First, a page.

Here’s proof that hummus can take on many personalities, and this unexpected dessert version is a tasty filling for stuffed dates, resulting in sweet and creamy portable rocket fuel. Extra hummus is a great dip for fresh fruit.
Not all workouts require reaching into a feedbag. In general, bike rides and other exercise outings lasting fewer than 90 minutes won’t require supplemental energy as long as pre-workout nibbles have been sufficient.
Beyond the 90-minute mark, an active body can often benefit from extra calories to keep energy reserves from bottoming out. A good portion of these calories should hail from carbohydrates since these are the primary source of energy for hard-working muscles, and stores are limited. Aim to take in 30 to 90 grams of carbs for each hour of activity.
In food processor container, place chickpeas, cocoa powder, maple syrup, tahini, vanilla, and a pinch of salt and blend until smooth. Taste and adjust level of sweetness if desired.
Using a knife, slice an opening in dates (without cutting them all the way through into two halves) and remove pits. Gently pry dates open with fingers and spoon in hummus filling. Sprinkle with sesame seeds. If desired, sprinkle cacao nibs onto top of stuffed dates. Transfer filled dates to a small zip-top bag for transport.
This recipe is part of the Tasty Portable Power collection.
Tourtière is, for me, the dish that best represents Québec. It can be traced back to the 1600s, and there’s no master recipe; every family has their own twist. Originally, it was made with game birds or game meat, like rabbit, pheasant, or moose; that’s one of the reasons why I prefer it with venison instead of beef or pork. Variation: If you prefer to make single servings, follow our lead at the restaurant, where we make individual tourtières in the form of a dome (pithivier) and fill them with 5 ounces (160 g) of the ground venison mixture. Variation: You can also use a food processor to make the dough. Place the flour, salt, and butter in the food processor and pulse about ten times, until the butter is incorporated—don’t overmix. It should look like wet sand, and a few little pieces of butter here and there is okay. With the motor running, through the feed tube, slowly add ice water until the dough forms a ball—again don’t overmix. Wrap, chill, and roll out as directed above.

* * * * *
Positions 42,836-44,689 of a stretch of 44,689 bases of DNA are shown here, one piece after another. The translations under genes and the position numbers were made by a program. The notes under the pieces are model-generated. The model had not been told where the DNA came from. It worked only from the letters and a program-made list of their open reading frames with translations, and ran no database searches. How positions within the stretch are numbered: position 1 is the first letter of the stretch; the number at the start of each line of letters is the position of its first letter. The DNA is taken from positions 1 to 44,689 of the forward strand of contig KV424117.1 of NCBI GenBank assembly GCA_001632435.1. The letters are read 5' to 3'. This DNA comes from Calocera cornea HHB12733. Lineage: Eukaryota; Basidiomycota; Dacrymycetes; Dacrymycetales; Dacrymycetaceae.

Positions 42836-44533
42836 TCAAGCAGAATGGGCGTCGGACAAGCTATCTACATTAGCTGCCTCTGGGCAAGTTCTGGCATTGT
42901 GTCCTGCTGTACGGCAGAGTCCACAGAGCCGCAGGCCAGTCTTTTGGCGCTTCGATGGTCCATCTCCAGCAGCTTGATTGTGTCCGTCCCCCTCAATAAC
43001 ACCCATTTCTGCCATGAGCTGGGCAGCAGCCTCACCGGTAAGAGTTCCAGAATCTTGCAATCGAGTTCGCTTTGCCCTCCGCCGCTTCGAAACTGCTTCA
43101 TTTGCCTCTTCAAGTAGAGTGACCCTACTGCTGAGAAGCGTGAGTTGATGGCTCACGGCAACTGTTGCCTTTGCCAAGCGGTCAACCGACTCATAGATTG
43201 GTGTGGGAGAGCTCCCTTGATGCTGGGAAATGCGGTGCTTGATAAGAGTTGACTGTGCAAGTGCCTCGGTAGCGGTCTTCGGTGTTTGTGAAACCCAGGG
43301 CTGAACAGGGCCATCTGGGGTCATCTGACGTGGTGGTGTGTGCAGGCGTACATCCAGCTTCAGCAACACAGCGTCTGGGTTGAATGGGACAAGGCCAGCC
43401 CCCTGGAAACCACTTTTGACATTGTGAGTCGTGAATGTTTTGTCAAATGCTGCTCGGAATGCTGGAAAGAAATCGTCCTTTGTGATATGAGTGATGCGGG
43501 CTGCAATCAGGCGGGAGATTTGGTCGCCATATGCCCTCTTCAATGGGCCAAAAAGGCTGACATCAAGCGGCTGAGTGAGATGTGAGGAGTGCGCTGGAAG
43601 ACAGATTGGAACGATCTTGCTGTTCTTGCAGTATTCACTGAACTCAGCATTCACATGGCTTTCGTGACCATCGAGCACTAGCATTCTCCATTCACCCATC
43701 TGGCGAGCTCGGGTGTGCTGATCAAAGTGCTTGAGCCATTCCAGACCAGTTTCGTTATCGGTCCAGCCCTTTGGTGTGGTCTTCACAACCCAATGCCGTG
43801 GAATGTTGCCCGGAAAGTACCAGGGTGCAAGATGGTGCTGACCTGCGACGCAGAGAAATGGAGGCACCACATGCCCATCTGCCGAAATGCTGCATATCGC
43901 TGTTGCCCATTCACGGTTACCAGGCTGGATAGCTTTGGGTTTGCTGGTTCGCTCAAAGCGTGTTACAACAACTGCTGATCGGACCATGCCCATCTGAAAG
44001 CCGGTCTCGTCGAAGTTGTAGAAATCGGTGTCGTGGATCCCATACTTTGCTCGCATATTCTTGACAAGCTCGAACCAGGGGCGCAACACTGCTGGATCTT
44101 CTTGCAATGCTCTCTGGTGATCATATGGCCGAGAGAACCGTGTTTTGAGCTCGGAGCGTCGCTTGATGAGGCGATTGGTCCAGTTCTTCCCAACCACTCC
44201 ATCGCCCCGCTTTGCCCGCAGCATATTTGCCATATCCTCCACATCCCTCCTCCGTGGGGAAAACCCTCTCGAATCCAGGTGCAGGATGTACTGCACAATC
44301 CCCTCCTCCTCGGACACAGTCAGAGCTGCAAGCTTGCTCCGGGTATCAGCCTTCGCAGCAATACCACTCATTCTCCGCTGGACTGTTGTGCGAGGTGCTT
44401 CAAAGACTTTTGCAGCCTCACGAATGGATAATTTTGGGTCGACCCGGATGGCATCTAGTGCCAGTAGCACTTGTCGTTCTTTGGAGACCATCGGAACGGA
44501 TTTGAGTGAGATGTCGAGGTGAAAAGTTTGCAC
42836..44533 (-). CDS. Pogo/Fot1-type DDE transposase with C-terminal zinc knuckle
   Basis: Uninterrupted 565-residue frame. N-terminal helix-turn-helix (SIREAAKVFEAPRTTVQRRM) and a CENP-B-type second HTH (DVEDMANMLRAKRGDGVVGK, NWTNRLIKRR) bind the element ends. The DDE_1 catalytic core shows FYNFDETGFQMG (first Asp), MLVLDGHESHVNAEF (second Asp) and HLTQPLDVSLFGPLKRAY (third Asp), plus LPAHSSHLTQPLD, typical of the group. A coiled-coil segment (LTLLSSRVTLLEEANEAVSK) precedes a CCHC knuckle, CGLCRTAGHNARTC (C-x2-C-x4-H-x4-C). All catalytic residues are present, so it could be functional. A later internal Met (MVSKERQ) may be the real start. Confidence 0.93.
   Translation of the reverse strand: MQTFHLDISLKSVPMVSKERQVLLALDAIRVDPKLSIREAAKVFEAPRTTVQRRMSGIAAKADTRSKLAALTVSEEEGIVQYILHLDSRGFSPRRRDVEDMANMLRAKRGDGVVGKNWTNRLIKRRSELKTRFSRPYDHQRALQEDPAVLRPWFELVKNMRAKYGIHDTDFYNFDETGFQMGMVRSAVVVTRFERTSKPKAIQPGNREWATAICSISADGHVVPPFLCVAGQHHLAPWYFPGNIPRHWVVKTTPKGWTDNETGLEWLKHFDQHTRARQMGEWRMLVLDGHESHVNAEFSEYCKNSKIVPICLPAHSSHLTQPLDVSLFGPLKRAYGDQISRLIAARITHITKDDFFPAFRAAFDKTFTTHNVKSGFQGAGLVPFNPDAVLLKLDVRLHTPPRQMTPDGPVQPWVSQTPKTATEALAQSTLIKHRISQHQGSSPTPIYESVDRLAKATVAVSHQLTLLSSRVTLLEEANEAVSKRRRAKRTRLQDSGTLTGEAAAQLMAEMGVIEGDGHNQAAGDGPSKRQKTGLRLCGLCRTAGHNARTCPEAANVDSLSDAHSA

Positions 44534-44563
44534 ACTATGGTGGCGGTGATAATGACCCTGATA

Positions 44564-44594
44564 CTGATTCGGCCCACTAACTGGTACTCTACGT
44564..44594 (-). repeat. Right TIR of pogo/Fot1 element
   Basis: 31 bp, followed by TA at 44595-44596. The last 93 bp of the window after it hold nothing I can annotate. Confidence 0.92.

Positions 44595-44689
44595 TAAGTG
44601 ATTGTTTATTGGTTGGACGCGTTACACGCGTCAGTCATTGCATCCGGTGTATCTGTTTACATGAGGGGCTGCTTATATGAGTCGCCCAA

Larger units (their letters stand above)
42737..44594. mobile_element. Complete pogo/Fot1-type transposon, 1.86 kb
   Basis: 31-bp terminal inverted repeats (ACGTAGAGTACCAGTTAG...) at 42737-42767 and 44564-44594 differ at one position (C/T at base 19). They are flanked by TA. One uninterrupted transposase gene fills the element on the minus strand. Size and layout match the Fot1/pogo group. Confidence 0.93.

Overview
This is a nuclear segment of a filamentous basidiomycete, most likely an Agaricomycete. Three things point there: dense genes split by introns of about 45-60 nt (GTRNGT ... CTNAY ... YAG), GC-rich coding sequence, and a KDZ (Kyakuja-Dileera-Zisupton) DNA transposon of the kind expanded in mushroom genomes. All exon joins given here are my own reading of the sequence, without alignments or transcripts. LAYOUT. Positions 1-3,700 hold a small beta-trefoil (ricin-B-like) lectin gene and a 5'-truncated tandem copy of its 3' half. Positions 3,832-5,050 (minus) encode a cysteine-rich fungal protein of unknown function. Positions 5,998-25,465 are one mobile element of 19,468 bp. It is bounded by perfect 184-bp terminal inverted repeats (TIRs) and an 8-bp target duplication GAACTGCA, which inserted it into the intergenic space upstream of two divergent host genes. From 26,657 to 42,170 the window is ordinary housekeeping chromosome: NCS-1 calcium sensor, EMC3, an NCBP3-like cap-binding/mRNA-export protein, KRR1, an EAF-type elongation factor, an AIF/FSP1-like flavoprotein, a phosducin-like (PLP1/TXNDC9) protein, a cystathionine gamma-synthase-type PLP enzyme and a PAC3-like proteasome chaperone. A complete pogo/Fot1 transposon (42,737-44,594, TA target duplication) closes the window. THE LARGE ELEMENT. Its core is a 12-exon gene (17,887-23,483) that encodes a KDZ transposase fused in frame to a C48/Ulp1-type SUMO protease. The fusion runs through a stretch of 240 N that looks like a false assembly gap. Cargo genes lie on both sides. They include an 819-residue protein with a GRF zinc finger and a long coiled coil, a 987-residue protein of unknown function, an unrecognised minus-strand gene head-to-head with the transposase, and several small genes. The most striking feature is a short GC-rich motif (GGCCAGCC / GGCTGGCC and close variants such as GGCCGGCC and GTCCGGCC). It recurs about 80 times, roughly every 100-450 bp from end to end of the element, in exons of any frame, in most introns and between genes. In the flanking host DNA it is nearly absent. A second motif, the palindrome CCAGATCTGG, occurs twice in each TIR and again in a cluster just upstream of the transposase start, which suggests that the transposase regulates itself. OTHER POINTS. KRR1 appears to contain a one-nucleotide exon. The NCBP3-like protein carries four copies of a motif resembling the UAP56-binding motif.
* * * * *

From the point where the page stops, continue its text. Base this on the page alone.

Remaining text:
My love of artichokes continues with this classic recipe, one of the best ways to eat this interesting, underrated, and strange vegetable. Frozen artichoke hearts are a time-saving substitute, though the flavour and texture of fresh artichokes are, by far, much superior and definitely preferred.
Cervelle de canut is basically the Boursin of France, an herbed fresh farmer’s cheese spread that’s a speciality of Lyon. The name is kind of weird, as it literally means “silk worker’s brain,” named after nineteenth-century Lyonnaise silk workers, who were called canuts. Sadly, the name reflects the low opinion of the people towards these workers. Happily for us, though, it’s delicious—creamy, fragrant, and fresh at the same time. Cervelle de canut is one of my family’s favourite dishes. It’s a great make-ahead appetizer that you can pop out of the fridge once your guests arrive. Use a full-fat cream cheese for the dish, or it will be too runny and less delicious.